BIBLE HISTORY DAILY

BAR Test Kitchen: Globi

BAR's version of early Roman doughnuts

the finished doughnuts
Doughnuts are a delicious phenomenon; they even have their own calendar day (June 4 in 2021). In this installment of BAR Test Kitchen, we will be making an early Roman version of doughnuts, called globi (“balls,” in Latin). These simple treats are very easy to make and, like our modern doughnuts, can be topped with just about anything.

Unlike a few of our previous BAR Test Kitchen recipes, this one does not come from Apicius, but from an older source—the Roman soldier, statesman, orator, and author Cato the Elder (234–149 B.C.E.). Most of Cato’s works are lost, but fortunately for us De agri cultura (On Agriculture)—whence this recipe derives—has survived. Written c. 160 B.C.E., De agri cultura is the oldest complete Latin prose manuscript. It is a practical handbook designed to assist with the cultivation of grape vines and olives, and the grazing of livestock. It also contains details of old customs and superstitions, as well as both everyday and religious recipes.

BAR made minimal changes to the ancient recipe. Instead of lard, I used vegetable oil, and instead of turning with a rod (rudices, similar to modern chopsticks), I used a slotted spoon.

A note on the honey—I drizzled the honey on, but I prefer my desserts sweet. Had I melted the honey slightly and then tossed the globi in it to coat them, it would have made them more to my liking. If you prefer your desserts less sweet, I suggest drizzling to taste. The flavor will vary depending on which type of honey you use.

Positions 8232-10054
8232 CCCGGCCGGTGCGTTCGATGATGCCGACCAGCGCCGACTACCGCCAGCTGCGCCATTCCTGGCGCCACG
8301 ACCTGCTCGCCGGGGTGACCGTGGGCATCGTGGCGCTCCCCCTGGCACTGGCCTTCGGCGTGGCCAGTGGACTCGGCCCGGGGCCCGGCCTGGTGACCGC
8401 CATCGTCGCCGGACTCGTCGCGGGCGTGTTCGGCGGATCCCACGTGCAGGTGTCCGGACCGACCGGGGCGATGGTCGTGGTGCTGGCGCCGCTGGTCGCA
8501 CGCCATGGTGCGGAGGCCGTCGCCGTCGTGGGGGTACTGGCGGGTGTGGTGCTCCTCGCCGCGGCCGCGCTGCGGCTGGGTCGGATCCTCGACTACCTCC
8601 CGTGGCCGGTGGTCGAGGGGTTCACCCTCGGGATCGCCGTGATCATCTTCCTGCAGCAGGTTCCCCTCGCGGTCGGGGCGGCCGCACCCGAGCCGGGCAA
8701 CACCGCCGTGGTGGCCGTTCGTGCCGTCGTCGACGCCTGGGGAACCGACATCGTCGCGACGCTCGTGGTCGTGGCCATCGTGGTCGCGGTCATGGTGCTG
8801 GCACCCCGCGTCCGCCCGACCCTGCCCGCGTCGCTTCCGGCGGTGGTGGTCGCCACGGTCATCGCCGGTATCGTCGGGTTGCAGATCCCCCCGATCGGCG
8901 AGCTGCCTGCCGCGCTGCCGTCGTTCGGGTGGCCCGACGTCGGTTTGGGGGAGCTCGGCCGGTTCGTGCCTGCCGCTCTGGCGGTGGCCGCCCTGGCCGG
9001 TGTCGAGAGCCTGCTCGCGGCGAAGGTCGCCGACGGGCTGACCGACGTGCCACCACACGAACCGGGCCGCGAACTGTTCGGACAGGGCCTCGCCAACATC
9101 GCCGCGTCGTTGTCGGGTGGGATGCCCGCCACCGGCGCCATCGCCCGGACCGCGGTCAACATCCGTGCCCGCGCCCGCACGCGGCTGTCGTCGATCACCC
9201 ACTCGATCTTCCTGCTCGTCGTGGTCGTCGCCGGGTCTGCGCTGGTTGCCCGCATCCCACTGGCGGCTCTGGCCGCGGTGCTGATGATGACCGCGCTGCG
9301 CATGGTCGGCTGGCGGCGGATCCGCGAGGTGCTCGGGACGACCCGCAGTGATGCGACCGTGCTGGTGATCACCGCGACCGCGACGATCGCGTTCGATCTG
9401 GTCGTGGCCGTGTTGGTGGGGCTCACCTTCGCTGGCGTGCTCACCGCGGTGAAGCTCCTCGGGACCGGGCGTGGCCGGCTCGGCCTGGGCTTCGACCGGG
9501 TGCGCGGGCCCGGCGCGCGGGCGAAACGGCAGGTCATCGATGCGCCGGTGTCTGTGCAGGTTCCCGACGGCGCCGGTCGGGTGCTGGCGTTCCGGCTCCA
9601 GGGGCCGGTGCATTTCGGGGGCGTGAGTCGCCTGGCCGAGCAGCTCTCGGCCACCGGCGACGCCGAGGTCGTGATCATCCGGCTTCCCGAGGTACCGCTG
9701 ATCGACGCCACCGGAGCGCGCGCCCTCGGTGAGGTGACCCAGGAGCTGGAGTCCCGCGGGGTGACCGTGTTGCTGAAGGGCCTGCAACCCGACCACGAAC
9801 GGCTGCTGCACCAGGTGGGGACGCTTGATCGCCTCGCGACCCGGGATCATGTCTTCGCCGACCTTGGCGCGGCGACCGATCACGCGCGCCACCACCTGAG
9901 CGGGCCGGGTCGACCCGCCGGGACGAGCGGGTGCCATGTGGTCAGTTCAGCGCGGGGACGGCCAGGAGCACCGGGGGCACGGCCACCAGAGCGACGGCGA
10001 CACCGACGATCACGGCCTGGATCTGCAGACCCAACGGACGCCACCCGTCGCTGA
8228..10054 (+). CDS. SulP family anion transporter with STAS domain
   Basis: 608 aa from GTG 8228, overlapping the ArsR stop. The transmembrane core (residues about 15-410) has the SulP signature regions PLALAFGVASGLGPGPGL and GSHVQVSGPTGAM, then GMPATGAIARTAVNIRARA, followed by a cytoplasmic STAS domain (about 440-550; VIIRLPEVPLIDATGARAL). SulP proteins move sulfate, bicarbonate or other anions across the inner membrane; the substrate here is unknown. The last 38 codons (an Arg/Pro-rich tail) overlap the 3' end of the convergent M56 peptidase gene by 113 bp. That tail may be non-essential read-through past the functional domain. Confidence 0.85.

Best enjoyed hot, globi taste a little like deep-fried, wheaty-cheesecake balls with the tasty addition of honey. A perfect snack for a slow, morning brunch. Enjoy!

Globi (BAR’s variation)

Ingredients :

½ cup ricotta cheese
½ cup spelt or wheat flour
Oil or lard for frying
¼ cup honey
Poppy seeds for garnish

Instructions :

Combine cheese and flour into a dough—you can start with a spoon, but chances are high you’ll eventually need to use your hands.

Photo: John Gregory Drummond.

(2) Once completely combined, form the dough into little balls. A teaspoon or cookie dough scoop works well for this. Try to get the balls roughly the same size though, it will make frying easier.

   

Heat the oil or lard to medium heat—you can either place about 1 inch of oil/lard in a pan and turn the balls often using chopsticks or a spoon, or use more and deep fry (waiting for the finished ball to float to the surface). I found deep frying to be easier.
Doughnuts Step 5

Once globi are golden on the outside, remove from the heat and serve immediately. Drizzle or toss in honey, and sprinkle with poppy seeds. You can also sprinkle with spices such as Cinnamon or Nutmeg—while these aren’t mentioned in the original recipe, the Romans would have had access to them, so they aren’t inauthentic.

Doughnuts step 6

Photo: John Gregory Drummond.


Read More in Bible History Daily:

 

BAR Test Kitchen: Babylonian Unwinding Stew

There’s nothing better than a steaming hot bowl of soup on a chilly fall day. While the residents of ancient Mesopotamia did not experience cold

BAR Test Kitchen: Parsnips: Back to Roman Roots

Cook parsnips like ancient Roman gourmand Apicius with this recipe.

BAR Test Kitchen: Mersu

For this BAR Test Kitchen dish, we made mersu, an ancient Syrian delicacy made of flour, dates, and pistachios.

BAR Test Kitchen: Roman Custard

Learn how to make a sweet custard from ancient Rome with the BAR Test Kitchen.


BAS Virtual Spring Seminar

Formerly Montreat Spring Seminar

This spring, BAS is proud to offer the special virtual seminar, “Excavating Forgotten, Misrepresented, and Marginalized Figures of Earliest Christianity.” Led by esteemed scholars James Tabor (University of North Carolina, Charlotte) and Tina Wray (Salve Regina University), this six-session seminar will feature 12 thought-provoking lectures on intriguing but poorly known figures from the world of the New Testament.

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